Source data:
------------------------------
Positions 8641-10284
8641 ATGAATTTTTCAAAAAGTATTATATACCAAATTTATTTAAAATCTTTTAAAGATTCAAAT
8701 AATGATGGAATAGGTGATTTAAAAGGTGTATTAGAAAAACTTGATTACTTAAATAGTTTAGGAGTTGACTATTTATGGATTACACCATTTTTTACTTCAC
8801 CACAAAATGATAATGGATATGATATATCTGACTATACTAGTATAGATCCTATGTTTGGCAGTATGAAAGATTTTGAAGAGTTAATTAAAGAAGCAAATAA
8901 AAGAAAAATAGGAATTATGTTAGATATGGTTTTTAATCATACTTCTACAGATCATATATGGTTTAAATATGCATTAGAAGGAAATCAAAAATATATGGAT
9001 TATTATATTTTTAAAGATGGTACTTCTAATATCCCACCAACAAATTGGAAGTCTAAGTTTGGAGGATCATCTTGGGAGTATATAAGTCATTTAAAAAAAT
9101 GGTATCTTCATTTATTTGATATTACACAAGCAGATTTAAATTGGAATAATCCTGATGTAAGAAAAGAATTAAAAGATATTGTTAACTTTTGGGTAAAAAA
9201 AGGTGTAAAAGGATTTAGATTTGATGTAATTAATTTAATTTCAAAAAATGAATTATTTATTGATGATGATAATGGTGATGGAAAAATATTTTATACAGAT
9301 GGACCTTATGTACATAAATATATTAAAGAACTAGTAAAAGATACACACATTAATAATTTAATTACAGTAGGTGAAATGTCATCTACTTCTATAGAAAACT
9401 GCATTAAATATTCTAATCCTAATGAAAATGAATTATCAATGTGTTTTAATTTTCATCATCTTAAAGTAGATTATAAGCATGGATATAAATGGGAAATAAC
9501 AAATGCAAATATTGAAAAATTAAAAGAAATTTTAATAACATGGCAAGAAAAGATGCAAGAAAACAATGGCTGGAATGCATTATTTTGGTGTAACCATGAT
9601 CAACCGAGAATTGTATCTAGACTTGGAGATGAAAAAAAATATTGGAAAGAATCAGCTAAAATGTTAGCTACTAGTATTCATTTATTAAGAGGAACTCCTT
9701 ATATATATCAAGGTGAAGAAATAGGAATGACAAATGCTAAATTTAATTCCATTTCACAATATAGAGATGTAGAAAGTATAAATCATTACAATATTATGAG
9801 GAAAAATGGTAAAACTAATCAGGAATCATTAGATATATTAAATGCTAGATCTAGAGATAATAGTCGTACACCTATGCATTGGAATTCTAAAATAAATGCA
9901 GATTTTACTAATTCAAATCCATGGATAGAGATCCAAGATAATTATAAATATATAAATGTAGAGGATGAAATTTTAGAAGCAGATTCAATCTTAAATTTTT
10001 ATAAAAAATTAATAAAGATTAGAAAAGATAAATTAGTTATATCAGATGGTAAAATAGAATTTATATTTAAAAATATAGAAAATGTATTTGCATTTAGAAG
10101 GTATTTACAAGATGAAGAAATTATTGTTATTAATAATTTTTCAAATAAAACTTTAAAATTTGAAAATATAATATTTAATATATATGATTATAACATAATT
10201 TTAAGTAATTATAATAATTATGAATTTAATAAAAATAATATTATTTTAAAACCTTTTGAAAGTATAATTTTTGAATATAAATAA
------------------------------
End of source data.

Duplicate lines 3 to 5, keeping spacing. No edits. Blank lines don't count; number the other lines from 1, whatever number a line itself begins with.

8701 AATGATGGAATAGGTGATTTAAAAGGTGTATTAGAAAAACTTGATTACTTAAATAGTTTAGGAGTTGACTATTTATGGATTACACCATTTTTTACTTCAC
8801 CACAAAATGATAATGGATATGATATATCTGACTATACTAGTATAGATCCTATGTTTGGCAGTATGAAAGATTTTGAAGAGTTAATTAAAGAAGCAAATAA
8901 AAGAAAAATAGGAATTATGTTAGATATGGTTTTTAATCATACTTCTACAGATCATATATGGTTTAAATATGCATTAGAAGGAAATCAAAAATATATGGAT